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Evaluation of a state-wide effort to improve COVID-19 infection control in Massachusetts nursing homes.

Lipsitz LA, Kosar C, Dufour AB, Travison TG, Mor V. Evaluation of a state-wide effort to improve COVID-19 infection control in Massachusetts nursing homes. Journal of the American Geriatrics Society. 2022 Nov 1; 70(11):3273-3280.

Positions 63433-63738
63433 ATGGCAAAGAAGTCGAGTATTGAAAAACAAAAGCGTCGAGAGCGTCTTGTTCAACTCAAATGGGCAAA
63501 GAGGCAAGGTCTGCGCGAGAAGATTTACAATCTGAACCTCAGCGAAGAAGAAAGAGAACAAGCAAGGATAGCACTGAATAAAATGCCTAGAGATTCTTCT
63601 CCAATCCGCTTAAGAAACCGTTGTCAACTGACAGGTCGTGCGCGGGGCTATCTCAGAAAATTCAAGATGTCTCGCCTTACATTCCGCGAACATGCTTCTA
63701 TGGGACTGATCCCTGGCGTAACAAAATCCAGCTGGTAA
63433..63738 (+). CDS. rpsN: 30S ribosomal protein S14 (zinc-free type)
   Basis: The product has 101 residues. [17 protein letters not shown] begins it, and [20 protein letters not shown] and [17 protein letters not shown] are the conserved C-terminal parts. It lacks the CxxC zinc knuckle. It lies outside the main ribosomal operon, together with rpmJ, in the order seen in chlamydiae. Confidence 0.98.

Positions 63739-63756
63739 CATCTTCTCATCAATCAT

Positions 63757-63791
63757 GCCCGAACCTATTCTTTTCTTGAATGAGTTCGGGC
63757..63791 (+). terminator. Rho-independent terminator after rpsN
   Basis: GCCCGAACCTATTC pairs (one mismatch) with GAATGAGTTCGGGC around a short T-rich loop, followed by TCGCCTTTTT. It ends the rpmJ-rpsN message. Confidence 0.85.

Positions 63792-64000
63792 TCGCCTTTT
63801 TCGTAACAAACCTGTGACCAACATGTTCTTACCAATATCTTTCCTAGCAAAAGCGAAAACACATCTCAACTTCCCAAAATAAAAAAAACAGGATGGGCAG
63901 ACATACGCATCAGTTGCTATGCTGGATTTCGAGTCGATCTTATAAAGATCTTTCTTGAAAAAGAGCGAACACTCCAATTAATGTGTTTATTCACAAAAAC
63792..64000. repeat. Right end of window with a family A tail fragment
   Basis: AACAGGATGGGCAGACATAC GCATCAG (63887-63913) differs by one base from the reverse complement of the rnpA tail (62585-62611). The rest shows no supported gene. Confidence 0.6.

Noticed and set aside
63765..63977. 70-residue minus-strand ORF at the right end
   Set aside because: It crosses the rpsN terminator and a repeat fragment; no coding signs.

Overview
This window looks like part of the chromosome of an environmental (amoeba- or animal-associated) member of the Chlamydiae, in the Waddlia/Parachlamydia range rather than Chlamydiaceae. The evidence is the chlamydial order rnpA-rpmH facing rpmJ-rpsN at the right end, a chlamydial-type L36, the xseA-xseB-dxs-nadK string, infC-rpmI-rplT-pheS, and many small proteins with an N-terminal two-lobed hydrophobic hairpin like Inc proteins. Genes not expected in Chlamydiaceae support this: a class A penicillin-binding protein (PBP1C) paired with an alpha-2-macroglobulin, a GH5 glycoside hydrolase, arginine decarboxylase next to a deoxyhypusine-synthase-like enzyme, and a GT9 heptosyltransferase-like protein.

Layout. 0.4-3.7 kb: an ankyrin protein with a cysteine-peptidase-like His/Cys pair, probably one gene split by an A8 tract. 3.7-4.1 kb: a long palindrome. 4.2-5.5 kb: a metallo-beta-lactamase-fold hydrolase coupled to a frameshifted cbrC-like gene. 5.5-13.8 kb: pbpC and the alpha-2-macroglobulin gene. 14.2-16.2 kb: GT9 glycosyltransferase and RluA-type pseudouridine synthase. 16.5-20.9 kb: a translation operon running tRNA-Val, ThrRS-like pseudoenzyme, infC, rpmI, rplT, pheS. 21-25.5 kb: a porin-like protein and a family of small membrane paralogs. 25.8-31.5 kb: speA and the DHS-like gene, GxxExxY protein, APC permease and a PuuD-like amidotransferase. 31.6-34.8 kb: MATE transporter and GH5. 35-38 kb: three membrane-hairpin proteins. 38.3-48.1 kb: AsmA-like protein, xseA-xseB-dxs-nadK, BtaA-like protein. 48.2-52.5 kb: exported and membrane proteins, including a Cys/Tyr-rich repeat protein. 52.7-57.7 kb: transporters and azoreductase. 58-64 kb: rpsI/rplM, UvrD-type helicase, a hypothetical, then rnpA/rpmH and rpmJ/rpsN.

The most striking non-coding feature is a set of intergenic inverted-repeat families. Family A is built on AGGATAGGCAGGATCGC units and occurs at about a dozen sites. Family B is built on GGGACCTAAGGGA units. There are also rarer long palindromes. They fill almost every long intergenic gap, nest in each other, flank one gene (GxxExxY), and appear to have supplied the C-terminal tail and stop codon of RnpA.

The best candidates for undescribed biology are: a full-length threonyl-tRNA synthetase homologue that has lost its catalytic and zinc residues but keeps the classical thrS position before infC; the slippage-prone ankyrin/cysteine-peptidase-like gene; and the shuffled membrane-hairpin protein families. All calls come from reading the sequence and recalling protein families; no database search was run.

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BACKGROUND: During the deadly 2020 SARS-CoV-2 surge in nursing homes (NHs), Massachusetts (MA) initiated a multicomponent infection control intervention to mitigate its spread. METHODS: We aimed to assess the intervention''s impact by comparing the weekly risk of PCR-confirmed infections among MA NH residents to those in neighboring New England states, all managed similarly by a single NH provider. We studied 2085 residents in 20 MA NHs and 4493 residents in 45 comparator facilities. The intervention included: (1) A 28-item infection control checklist of best practices, (2) incentive payments to NHs contingent on scoring = 24 on the checklist, meeting 6 core competencies, testing residents and staff for SARS-COV-2 RNA, uploading data, and enabling virtual visits; (3) on-site and virtual infection control consultations for deficient facilities; (4) 6 weekly webinars; (5) continuous communication with the MA Department of Public Health; and (6) access to personal protective equipment, temporary staff, and SARS-CoV-2 testing. Weekly rates of infection were adjusted for county COVID-19 prevalence. RESULTS: The adjusted risk of infection started higher in MA, but declined more rapidly in its NHs compared to similarly managed facilities in other states. The decline in infection risk during the early intervention period was 53% greater in MA than in Comparator States (state-by-time interaction HR  =  0.47; 95% CI 0.37-0.59). By the late intervention period, the risk of infection continued to decline in both groups, and the change from baseline in MA was marginally greater than that in the Comparator States (interaction HR 0.80; 95% CI 0.64-1.00). CONCLUSIONS: The MA NH intervention was associated with a more rapid reduction in the rate of SARS-CoV-2 infections compared to similarly managed NHs in neighboring states. Although several unmeasured factors may have confounded our results, implementation of the MA model may help rapidly reduce high rates of infection and prevent future COVID-19 surges in NHs.

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